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Electrical energy at airports

Picture of Jean Calvin Yoke

Jean Calvin Yoke

AERTEC / Airport Planning & Design


New energy efficiency requirements for the design of power transformers: “EcoDesign Transformers”


Air traffic hasn’t stopped growing, making airports progressively larger. Electric power is one of the essential factors to ensure that all the necessary infrastructures needed for airport activities function properly. Electricity demand is growing progressively due to the size of airports and the increasing needs inside them. In order to cheapen costs, airports tend to buy mid, high or very high voltage electricity power supplies on the basis of their needs.

The EU Executive expects to save 16 TWh (terawatt-hour) per year as from 2020.

That is why today it is very common to see electricity substations and power transformer centres at airports to cater for their own consumption. As a consequence, these electricity infrastructures need to use electrical equipment known as “power transformers”.

The European Commission (EC) has published Regulation 548/2014 on implementing Directive 2009/125/EC of the Parliament and of the European Council, which sets forth that newly installed power transformers have to meet new minimum energy efficiency requirements as from July 2015. The EC expects to save energy and reduce CO2 emissions through this measure.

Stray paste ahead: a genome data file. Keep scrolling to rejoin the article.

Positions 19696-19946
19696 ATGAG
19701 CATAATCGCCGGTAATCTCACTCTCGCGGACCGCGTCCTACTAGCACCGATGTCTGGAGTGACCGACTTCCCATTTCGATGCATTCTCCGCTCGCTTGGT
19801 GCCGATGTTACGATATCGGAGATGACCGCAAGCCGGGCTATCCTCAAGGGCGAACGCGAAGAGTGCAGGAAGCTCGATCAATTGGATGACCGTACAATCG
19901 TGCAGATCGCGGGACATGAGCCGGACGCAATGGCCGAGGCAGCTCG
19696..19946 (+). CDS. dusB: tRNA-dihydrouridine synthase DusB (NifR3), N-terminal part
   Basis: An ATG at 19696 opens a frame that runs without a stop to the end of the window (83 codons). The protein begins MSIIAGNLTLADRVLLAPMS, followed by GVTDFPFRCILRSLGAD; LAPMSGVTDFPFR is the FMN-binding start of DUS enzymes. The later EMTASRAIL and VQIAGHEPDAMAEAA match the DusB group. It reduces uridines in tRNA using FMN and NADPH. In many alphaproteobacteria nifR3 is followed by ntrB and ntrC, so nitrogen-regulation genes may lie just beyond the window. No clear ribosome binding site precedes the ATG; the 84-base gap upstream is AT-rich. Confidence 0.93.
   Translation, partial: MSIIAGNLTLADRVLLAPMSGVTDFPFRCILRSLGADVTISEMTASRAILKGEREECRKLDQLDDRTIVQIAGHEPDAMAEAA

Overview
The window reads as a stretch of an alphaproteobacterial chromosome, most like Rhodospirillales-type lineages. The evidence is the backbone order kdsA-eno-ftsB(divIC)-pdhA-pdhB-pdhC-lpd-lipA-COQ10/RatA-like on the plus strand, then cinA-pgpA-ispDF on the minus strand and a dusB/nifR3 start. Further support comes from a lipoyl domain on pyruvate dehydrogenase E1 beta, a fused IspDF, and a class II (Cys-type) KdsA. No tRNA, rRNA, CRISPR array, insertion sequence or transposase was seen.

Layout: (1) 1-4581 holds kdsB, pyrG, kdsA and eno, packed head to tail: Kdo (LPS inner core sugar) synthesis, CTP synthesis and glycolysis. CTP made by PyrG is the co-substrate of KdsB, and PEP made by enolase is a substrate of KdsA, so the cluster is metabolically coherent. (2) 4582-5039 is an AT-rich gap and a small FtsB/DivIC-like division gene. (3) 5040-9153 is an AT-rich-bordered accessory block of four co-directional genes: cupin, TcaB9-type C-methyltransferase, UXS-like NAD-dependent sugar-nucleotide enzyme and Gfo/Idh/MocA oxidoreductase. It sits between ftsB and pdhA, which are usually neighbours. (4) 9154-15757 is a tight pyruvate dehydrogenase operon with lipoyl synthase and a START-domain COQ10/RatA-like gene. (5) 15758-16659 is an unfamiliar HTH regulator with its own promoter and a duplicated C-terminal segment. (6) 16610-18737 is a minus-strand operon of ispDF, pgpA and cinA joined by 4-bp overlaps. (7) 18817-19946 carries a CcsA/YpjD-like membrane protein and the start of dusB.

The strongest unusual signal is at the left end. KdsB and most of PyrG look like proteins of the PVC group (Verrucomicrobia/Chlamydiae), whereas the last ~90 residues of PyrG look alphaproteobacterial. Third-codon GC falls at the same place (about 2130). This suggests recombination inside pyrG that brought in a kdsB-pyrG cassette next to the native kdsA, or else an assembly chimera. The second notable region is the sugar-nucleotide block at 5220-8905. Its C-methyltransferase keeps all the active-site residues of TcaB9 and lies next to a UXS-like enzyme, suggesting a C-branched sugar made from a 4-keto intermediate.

More specifically, the EU Executive expects to save 16 TWh (terawatt-hour) per year as from 2020, which would avoid the emission of 3,700 tonnes of carbon dioxide (CO2) into the atmosphere.

This regulation affects all small, medium and large power transformers used in electric power transmission and distribution networks or for industrial applications.

This regulation does not apply to transformers designed and used specifically for applications like, for instance: earthing or grounding transformers, measuring instrument transformers, etc.

These requirements apply as from 1 July 2015 and will become stricter as from 1 July 2021, a transition period the European Commission considers sufficient for manufacturers, electricity companies and industrial users to adapt to these requirements, which will be “profitable and technologically feasible”. The EC’s aim is to remove from the market models providing worse results and to promote the development of more efficient transformers, while expecting that the gradual replacement of already installed transformers will contribute to savings.

The demand for energy hasn’t stopped growing and climate change will continue to be a problem that mankind will have to deal with. As airport designers, the various engineering disciplines are one of the key players involved in this cause, since airports are industrial users of power transformers, which are a key element in the configuration of airport electricity systems.

The less efficient transformers existing in the European market currently lose a lot of energy, which is dissipated into the atmosphere and contributes to global warming. Furthermore, equipment has to be added to the electricity system to offset the energy thus lost in order to maximise the power supplied by a traditional transformer.

Taking into account that a transformer operated under normal conditions tends to have an average useful life of between 20 and 30 years, these losses can be highly significant.

The new transformers will not only allow for a reduction in CO2 emissions they will also cut down on users’ costs, since they will significantly reduce the need to install ancillary energy offsetting equipment. The EC hopes to reduce these transformers’ current emissions by around 20% with this measure.



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